Firstly, the facts: the number of soldiers in Hebron is nowhere near the exaggerated numbers reported in the media. For most of the year there are around 600 IDF soldiers stationed there, to protect the 700 Jewish residents of Hebron and the 7,500 residents of nearby Kiryat Arba.
If I have my math right, local residents outnumber soldiers by more than 13-to-1, which is not soldiers outnumbering residents by 5-to-1.
And let me say this: I completely agree with those who say that the military presence in Hebron is awful. They are absolutely right. There should be no need for soldiers in Hebron, or anywhere on the streets in Israel – which would of course be possible if there was no danger of Arab attacks against Jews.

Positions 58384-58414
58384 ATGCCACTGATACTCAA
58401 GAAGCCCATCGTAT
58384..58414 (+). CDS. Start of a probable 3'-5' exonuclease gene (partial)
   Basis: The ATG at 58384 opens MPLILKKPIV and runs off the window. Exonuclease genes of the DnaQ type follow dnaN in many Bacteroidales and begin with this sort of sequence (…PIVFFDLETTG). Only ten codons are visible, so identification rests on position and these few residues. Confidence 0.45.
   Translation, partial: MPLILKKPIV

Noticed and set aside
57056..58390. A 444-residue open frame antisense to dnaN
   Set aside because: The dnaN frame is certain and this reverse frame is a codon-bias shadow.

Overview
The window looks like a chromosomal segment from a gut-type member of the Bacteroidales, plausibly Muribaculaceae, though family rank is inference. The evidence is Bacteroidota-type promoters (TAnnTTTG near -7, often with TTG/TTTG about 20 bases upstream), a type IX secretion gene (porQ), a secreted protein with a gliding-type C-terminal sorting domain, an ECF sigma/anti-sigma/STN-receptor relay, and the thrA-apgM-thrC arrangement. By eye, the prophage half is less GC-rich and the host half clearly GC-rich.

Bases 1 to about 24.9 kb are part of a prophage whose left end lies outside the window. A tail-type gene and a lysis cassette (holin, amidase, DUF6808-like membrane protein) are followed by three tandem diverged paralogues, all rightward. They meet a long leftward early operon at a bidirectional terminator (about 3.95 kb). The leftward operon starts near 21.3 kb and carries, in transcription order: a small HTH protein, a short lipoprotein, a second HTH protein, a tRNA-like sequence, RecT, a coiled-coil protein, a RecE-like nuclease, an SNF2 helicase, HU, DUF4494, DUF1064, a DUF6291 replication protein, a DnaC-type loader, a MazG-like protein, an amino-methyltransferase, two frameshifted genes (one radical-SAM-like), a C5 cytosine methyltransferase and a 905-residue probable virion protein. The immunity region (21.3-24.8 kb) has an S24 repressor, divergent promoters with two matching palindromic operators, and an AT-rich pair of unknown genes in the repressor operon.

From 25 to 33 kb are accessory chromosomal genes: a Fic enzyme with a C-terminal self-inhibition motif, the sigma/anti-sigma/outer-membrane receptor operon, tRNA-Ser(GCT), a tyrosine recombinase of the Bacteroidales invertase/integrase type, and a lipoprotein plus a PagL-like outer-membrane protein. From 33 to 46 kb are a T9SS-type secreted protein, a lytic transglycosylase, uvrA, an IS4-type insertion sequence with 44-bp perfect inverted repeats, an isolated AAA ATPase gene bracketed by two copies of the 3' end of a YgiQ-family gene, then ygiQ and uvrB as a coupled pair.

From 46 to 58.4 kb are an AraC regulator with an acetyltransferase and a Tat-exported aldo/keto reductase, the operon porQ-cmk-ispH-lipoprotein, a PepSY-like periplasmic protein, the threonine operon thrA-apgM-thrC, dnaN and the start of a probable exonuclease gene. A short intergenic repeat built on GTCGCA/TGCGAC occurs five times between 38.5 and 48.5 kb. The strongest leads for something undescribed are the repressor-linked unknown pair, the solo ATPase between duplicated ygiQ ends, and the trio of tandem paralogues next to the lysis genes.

I mean, wouldn’t it be great if we could beat our swords into ploughshares?
Unfortunately, Jews who live in Hebron are in constant danger, and not just from stabbings. On many occasions in the past Arabs have used high caliber rifles to shoot into the Jewish neighborhood, resulting in injuries and fatalities. There have been bombings as well.
Where are the human rights organizations when Jews are getting attacked and killed? Why do they protest when Arabs suffer and say nothing about the Arabs who cause suffering to the legal Jewish residents of Hebron? Surely Jews should also be allowed to conduct their lives free of any military presence, or the inconveniences of restriction of movement?